Jarrad Paul and Andrew Mogel's "The D Train" is a far more layered film than its trailers lead one to believe. Beneath the sequences of ribald partying and an explosive Jack Black performance lies tender, more touching ideas of disillusionment, self-delusion, and identity, personal and sexual. Great films have been assembled just from using one of these ideas, and for a film to include all of them in some way shows a large amount of ambition on part of the writing and directing team at work here. However, while being bold enough to try and tackle something larger, "The D Train" tries to have it both ways, creating a raunchy comedy out of material that deserves a more intimate focus and treads almost fatally into the Adam Sandler "anti-character study" formula of belittling its troubled hero. The film follows Dan Landsman, the self-appointed chairman of his high school's twentieth reunion committee. He is the "do all" man on the job, working as hard as everyone combined, as he appears to relish the days of high school and the memories it left for him. Dan's immediate problem is that nobody, neither the remainder of his committee nor his old classmates, share even a fraction of his enthusiasm, and his constant monopolizing and narcissism fills his peers with contempt. With nobody RSVPing to the reunion, Dan finds one thing that will make them all come and that is the presence of Oliver Lawless (James Marsden). Oliver was once a popular kid in high school, who went on to pursue his career in acting, predominately in TV commercials. When Dan catches one of Oliver's commercials on TV, he starts an unhealthy obsession with the man, much to the dismay of his wife and fourteen-year-old son. Dan goes as far as to travel to LA with his boss (Jeffrey Tambor), fooling his boss and his wife into thinking it's a business trip, so he can meet and ask Oliver to attend the reunion. Dan and Oliver wind up partying all night before their debauchery makes them question who they really are and want to be. Dan is played by Jack Black, an actor once committed to the most ridiculous and shallow comedies, who branched out to show his true colors within the last few years. Black is ideal for Dan, a complex character, as his wild, larger-than-life personality and rapidly changing moods are handled with expert realism and genuine talent. Despite having a character that, at times, is incredibly contemptible and somewhat frustrating to watch, Black nails this role, similar to his role as Bernie Tiede in "Bernie," where he took a character and simply ran with it. Marsden, on the other hand, plays a character where more sophistication and mental stability is assumed. He plays the slick actor, with a cool exterior and a troubled interior, hoping people get so caught up in the former they won't even notice the latter. Black and Marsden make a dynamic duo, and both, particularly Black, transition smoothly between the ribald and the dramatic. "The D Train," however, examines loftier ideas than I presume anyone going into it ever imagined. The film shows the efforts one will go to continue to fend off feelings of inferiority and disillusionment, along with ideas of sexual revelations, even if that means shunning those you care about the most and becoming so self-absorbed you become uncaring. Dan has ostensibly always been like this, but his behavior worsens over time, and a lot of it is no laughing matter. The problem is, presumably in efforts to make the film attract a wider audience, Paul and Mogel still kind of want you to laugh at this character, even while he's in the mix of an identity crisis. This kind of nonsense is for an Adam Sandler film where the character is irredeemably unlikable; not for a film with such serious ideas behind it. Furthermore, the film's wobbly tone works against it, sometimes wanting to take on the personality of a raunchy comedy and sometimes straying from it into something more meditative. Again, this makes it seem as if Paul and Mogel don't have enough confidence in their material to make the central focus the deeper, more thoughtful ideas. In efforts to appeal to a more mainstream audience, which I, maybe pessimistically, don't see really happening due to the film's minimal marketing and almost destined obscurity, "The D Train" finds itself squandering its potential, a criminal mistake that hurts an otherwise quietly significant film.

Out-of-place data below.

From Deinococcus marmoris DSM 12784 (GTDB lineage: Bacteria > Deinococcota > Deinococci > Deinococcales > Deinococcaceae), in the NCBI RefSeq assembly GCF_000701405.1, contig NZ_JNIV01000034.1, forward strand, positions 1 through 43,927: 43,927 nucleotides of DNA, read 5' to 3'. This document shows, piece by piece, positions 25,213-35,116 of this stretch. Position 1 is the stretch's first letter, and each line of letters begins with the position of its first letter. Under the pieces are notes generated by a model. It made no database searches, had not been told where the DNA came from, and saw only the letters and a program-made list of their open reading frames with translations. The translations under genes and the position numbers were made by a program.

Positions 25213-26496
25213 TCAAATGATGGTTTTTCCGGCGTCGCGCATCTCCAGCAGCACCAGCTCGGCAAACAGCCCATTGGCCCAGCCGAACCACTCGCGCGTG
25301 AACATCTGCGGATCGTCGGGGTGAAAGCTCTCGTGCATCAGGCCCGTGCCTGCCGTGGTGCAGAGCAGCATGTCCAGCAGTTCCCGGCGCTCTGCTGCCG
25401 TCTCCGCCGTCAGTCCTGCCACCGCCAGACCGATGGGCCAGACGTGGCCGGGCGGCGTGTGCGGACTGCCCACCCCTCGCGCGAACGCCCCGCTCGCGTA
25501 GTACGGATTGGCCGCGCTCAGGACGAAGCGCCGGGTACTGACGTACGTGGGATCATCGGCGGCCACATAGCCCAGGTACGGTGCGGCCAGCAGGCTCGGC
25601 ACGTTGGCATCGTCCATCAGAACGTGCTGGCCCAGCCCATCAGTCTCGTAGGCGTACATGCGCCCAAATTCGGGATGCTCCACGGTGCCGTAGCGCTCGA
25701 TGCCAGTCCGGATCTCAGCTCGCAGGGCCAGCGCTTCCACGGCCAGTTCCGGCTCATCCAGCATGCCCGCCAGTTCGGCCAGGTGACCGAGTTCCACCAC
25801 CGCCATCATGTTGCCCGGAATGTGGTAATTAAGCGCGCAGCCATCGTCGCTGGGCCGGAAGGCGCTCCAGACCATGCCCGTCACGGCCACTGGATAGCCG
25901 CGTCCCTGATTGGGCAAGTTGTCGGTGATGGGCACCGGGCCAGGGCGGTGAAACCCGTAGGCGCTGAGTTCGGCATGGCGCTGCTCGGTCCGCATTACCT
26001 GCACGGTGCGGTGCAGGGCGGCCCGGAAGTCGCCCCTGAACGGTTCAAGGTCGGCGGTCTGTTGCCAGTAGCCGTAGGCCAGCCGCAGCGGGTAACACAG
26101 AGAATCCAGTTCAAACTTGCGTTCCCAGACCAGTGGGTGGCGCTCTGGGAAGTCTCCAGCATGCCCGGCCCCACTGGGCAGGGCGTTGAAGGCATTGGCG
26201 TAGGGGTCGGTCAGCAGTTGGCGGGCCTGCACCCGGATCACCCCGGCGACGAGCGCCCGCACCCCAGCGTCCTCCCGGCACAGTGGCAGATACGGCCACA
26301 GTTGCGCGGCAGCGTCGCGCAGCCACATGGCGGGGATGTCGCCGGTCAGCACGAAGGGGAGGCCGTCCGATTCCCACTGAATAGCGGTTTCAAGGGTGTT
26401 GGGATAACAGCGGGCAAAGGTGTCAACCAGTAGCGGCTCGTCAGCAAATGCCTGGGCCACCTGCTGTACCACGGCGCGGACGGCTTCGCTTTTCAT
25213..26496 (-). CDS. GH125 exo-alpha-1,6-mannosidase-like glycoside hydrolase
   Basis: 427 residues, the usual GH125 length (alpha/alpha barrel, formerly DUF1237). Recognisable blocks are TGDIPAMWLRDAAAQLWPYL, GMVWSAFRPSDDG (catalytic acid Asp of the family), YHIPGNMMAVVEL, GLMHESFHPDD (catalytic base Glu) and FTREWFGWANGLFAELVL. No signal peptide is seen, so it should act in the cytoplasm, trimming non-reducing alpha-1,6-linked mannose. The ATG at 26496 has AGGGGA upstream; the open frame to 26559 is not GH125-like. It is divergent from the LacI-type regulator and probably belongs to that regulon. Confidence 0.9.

Another mislabeled movie... So no wonder that people who expected to have mindless fun watching Jack Black in a typical comic role he used to play many times before and James Marsden in a role similar to the ones he played brilliantly in Sex drive or Death at a funeral, got unexpectedly hit with quite dark theme with no many things to laugh at and disappointed. At first, I was disappointed too, but somewhere at the middle I realized that the movie it self is good, that the theme is important and that above mentioned (but all the others too) actors did amazing job. I blame the marketing of this movie, poster, but you too dear IMDb for providing wrong info on a movie category and misleading synopsis. So, in conclusion - as a comedy, this one is quite bad, but as a drama, it's very nicely done.